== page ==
The first is the formation of a campaign for the preservation of the Monadh Liath mountain range. So far this takes the form of a petition created by Save the Monadh Liath Mountains. This was instigated by the Allt Duine Wind Farm proposal, which, if it goes ahead will mean 31 giant turbines high on the southern edge of the Monadh Liath just across Strathspey from the Cairngorms National Park. The Monadh Liath is now threatened by an increasing number of wind farms (see Alan Sloman's excellent blog) and it looks as though the wild beauty and remoteness of this area, once the largest roadless region in the Highlands, will be lost forever. Saving what’s left is still worthwhile though so please sign the petition, which you can do here.

The second story is the production of planning guidelines on wildness by the Cairngorms National Park, using fascinating maps produced by Steve Carver of the Wildness Research Institute. These maps divide the Cairngorms into wild land zones, with the mountain core having a high wild land value. This is an excellent resource and it’s good to see the National Park recognising the value and importance of wild land. Yet at the same time just outside the park wind farms are planned that will be highly visible from many areas in the park and will substantially detract from the “naturalness, ruggedness, remoteness and the lack of modern human artefacts” that the park identifies as attributes of wildness.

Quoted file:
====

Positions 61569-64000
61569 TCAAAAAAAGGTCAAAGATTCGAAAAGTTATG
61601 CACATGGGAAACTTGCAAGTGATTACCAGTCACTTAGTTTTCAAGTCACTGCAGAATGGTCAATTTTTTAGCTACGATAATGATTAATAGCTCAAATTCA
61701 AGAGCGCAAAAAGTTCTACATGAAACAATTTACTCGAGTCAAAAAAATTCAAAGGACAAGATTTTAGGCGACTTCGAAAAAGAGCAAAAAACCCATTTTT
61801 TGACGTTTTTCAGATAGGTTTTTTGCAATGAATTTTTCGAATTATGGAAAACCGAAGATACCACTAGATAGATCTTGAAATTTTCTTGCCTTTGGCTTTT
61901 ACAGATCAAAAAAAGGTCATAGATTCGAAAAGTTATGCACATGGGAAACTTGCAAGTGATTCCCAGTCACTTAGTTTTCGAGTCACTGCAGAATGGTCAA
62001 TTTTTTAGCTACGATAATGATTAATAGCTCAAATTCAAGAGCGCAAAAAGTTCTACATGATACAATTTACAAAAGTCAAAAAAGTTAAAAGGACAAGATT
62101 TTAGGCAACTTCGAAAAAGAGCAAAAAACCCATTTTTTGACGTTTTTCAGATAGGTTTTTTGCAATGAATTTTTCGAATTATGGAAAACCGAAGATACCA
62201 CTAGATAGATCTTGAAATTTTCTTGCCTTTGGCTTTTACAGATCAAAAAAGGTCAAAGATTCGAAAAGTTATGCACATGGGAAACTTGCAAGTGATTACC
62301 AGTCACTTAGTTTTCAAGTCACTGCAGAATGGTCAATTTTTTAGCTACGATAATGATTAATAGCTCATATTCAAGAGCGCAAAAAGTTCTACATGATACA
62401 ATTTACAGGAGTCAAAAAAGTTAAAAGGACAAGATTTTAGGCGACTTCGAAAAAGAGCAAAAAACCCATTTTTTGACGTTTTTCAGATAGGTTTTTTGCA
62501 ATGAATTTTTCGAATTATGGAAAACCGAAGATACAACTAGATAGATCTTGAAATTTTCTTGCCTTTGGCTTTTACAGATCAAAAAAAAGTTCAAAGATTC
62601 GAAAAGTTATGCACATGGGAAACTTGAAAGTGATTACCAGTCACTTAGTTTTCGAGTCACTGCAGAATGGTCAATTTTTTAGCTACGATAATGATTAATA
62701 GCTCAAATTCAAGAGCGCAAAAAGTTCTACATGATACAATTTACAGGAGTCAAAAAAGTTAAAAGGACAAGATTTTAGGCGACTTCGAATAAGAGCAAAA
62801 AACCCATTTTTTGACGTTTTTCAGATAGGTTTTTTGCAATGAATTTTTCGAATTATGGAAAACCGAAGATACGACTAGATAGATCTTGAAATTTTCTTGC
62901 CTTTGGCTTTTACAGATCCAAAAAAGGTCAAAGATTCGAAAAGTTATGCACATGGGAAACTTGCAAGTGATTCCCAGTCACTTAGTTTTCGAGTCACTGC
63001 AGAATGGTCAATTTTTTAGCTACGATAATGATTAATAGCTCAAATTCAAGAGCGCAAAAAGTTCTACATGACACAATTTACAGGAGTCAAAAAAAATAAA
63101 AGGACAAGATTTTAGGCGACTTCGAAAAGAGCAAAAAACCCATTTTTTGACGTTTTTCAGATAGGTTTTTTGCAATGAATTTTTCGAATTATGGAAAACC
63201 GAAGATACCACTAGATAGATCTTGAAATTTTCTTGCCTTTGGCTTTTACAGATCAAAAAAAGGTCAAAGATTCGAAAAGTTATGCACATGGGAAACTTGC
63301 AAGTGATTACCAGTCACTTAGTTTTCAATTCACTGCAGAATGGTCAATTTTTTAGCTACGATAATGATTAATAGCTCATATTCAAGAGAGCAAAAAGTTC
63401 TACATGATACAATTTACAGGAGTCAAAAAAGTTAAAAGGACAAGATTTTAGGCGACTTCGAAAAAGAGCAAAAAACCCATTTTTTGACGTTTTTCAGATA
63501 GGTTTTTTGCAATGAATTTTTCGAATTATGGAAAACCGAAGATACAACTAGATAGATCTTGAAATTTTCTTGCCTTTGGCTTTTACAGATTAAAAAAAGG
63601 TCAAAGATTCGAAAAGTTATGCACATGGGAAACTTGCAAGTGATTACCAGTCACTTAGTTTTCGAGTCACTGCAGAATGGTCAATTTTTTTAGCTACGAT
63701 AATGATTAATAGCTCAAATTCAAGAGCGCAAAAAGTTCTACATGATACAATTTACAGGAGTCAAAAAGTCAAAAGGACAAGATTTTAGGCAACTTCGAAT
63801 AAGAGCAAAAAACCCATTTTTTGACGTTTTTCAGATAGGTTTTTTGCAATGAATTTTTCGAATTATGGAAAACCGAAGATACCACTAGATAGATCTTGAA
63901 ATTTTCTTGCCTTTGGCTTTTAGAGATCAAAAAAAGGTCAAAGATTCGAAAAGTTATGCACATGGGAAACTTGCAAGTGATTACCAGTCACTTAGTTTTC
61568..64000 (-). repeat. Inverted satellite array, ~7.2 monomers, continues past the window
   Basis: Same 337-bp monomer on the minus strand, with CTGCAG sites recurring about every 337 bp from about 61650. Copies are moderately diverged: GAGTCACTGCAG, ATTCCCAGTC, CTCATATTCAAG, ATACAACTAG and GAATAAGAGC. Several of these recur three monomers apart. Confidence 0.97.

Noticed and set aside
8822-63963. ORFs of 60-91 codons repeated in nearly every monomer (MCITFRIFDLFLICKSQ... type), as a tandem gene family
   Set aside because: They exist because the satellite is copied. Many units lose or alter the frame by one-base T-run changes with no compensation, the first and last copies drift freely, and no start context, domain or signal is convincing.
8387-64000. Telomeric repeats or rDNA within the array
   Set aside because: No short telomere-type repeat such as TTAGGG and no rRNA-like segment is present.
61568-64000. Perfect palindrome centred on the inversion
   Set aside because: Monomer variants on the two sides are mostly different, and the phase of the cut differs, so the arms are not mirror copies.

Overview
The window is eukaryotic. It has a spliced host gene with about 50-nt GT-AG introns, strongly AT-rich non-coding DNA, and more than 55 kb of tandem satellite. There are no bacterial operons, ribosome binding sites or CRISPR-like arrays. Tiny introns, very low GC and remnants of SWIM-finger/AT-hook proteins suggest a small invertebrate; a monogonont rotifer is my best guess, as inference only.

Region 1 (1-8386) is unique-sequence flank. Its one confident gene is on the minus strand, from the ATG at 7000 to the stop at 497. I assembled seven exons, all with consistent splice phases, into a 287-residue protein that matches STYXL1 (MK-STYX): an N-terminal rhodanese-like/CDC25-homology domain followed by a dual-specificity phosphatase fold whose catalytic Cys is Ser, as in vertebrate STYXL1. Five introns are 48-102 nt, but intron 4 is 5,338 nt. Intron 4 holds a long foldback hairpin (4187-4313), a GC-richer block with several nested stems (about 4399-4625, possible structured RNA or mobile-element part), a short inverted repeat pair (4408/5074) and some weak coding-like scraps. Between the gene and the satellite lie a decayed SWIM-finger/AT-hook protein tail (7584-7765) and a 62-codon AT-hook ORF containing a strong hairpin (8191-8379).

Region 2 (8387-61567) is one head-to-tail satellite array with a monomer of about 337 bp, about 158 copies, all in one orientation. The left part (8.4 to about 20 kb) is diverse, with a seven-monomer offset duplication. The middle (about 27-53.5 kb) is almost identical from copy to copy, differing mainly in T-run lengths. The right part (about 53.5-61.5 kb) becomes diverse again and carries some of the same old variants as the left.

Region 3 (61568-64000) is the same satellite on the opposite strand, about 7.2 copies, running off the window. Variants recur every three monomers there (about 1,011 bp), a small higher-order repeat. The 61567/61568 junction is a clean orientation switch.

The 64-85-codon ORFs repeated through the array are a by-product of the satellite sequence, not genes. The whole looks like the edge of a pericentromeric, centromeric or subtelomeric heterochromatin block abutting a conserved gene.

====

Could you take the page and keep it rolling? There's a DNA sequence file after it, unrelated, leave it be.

That the Monadh Liath is not in a national park does not mean it’s unworthy of protection. But the fact that the destruction of its wildness will impact on a national park is another reason why the wind farms should not go ahead. There needs to be some connected thinking here. The Scottish government has two opposing objectives. Through the national park it wants to preserve and enhance wildness and prevent developments that could damage it. Through its energy policy it wants wind farms built that will destroy wild land. It can’t have both.

The picture was taken on a stormy day in the Monadh Liath.

Tuesday, 9 August 2011

A Munro No More?